There are few words besides, maybe, “the DNA doesn’t match” that spark more interest in the Legislature than “you have more money than we thought.”
It’s the latter, thankfully, that the Legislature and the governor and the state heard last week when the Consensus Revenue Estimating Group of officially designated gurus met and read the economic equivalent of tea leaves and squirrel entrails—and then delivered good news.
The news? That Kansas will take in $129.4 million more this fiscal year than lawmakers were told in November. And, the state is predicted to receive $122.8 million more than predicted earlier for the fiscal year which starts July 1.
Now, what’s better than that? With virtually no significant tax or spending legislation agreed to by this year’s Legislature, there is more money to spend or to save.
Surprisingly, having more money flowing into the State General Fund doesn’t really solve anything. The people who want to spend more money on schools, social programs or economic development proposals point to the pot of money and say there’s money to do what they want.
And the people who want to keep that money for other uses, or just want to keep that money on hand, say so what?
The real interest will be in the deals worked out and how they will show up at this year’s elections. There’s money available for a tax cut bill that will take effect next year, and there’s money for more spending and there is money that is almost purely political fodder for lawmakers and candidates who want to move to Topeka next winter.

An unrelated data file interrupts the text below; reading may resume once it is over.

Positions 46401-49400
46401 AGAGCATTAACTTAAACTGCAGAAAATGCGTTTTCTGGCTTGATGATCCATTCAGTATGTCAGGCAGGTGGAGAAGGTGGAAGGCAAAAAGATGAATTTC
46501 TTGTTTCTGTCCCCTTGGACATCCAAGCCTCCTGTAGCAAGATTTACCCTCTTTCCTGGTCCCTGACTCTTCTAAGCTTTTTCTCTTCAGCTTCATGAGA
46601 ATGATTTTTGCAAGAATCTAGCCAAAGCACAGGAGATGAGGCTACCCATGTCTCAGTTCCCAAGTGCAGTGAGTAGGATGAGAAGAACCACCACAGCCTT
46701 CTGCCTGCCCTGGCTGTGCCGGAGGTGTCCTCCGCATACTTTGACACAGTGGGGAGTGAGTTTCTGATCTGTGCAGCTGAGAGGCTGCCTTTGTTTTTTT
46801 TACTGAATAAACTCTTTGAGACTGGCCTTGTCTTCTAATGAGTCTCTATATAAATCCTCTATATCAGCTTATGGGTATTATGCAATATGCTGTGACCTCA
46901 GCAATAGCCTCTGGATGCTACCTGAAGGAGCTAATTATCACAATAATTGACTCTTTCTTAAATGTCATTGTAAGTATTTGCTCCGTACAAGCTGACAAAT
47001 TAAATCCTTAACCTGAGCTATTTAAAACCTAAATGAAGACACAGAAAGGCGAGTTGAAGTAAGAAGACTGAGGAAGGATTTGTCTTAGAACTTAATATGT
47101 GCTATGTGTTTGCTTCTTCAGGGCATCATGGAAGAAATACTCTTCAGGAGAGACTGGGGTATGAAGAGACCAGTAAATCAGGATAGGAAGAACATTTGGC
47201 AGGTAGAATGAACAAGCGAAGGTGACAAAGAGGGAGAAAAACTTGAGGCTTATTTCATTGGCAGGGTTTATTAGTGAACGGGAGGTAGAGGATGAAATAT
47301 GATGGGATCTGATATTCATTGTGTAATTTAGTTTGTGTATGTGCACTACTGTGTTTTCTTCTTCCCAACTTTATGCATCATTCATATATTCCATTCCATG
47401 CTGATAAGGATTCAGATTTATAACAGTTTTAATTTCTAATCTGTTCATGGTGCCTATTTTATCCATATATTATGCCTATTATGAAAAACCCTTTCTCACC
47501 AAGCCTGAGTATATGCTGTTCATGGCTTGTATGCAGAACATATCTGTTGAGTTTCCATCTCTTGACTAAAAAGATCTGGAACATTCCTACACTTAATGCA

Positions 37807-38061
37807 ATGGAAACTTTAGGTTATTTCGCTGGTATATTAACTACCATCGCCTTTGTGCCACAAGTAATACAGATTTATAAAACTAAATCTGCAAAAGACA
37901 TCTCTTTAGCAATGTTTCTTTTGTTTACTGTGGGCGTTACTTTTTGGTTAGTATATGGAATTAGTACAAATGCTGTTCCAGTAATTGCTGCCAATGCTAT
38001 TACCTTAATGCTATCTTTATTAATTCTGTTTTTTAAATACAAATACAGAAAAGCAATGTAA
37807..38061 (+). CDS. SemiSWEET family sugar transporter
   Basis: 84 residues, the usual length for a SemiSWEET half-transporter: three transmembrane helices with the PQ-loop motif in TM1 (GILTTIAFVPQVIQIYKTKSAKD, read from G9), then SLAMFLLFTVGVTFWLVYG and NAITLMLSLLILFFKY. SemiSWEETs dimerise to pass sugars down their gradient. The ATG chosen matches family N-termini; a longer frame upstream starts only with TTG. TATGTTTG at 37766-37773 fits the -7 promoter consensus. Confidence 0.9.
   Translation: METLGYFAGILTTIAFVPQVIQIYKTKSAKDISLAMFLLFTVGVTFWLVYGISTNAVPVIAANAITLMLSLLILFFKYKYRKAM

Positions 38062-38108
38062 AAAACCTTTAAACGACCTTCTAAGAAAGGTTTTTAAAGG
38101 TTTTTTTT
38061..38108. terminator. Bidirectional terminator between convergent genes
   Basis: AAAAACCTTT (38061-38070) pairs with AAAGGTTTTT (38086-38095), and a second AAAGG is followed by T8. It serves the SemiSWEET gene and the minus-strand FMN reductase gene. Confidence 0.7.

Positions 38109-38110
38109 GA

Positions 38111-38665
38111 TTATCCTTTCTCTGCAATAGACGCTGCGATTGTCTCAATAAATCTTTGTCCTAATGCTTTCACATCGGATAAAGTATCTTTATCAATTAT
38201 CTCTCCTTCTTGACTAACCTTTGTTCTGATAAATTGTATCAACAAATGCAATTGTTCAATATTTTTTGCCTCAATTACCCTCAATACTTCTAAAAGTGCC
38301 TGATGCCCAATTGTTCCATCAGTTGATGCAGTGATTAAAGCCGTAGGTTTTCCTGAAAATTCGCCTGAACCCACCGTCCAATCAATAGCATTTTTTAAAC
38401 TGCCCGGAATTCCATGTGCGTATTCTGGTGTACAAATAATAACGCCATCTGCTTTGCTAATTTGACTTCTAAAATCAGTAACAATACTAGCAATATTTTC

Deciding just how that plays out will be the tricky part.
Do your potential voters—especially in the Republican primary elections for the state Senate—want lawmakers to spend money on income tax cuts, or property tax cuts, or to bolster school funding so that local boards of education don’t try to raise mill levies?
That’s the real fight here that is merely fueled by more state revenues. Who gets to decide how to use those revenues for the best political advantage? Now, there is this “good government” and “essential spending” and “lean and mean” stuff going on, but it is all about the elections and what lawmakers believe will get them reelected.
The results of that fight during the legislative wrap-up session that opens on April 25 and ends, well, nobody knows when, will to a large degree determine what happens in Kansas for the next four years.
Surprisingly, it was almost easier when money was tight. Nobody expected to get much in the way of funding or innovative new programs from a broke state. Agencies were just trying to protect the barest of their responsibilities and nobody expected tax cuts.
The good news? There’s more money for the state to spend on programs or tax cuts.
The bad news? By now, most Kansans know it.
Sounds like an interesting mix coming up for the Legislature’s wrap-up, doesn’t it?
Syndicated by Hawver News Company LLC of Topeka; Martin Hawver is publisher of Hawver’s Capitol Report—to learn more about this statewide political news service, visit the website at www.hawvernews.com.
Kansas revenues more than anticipated this fiscal year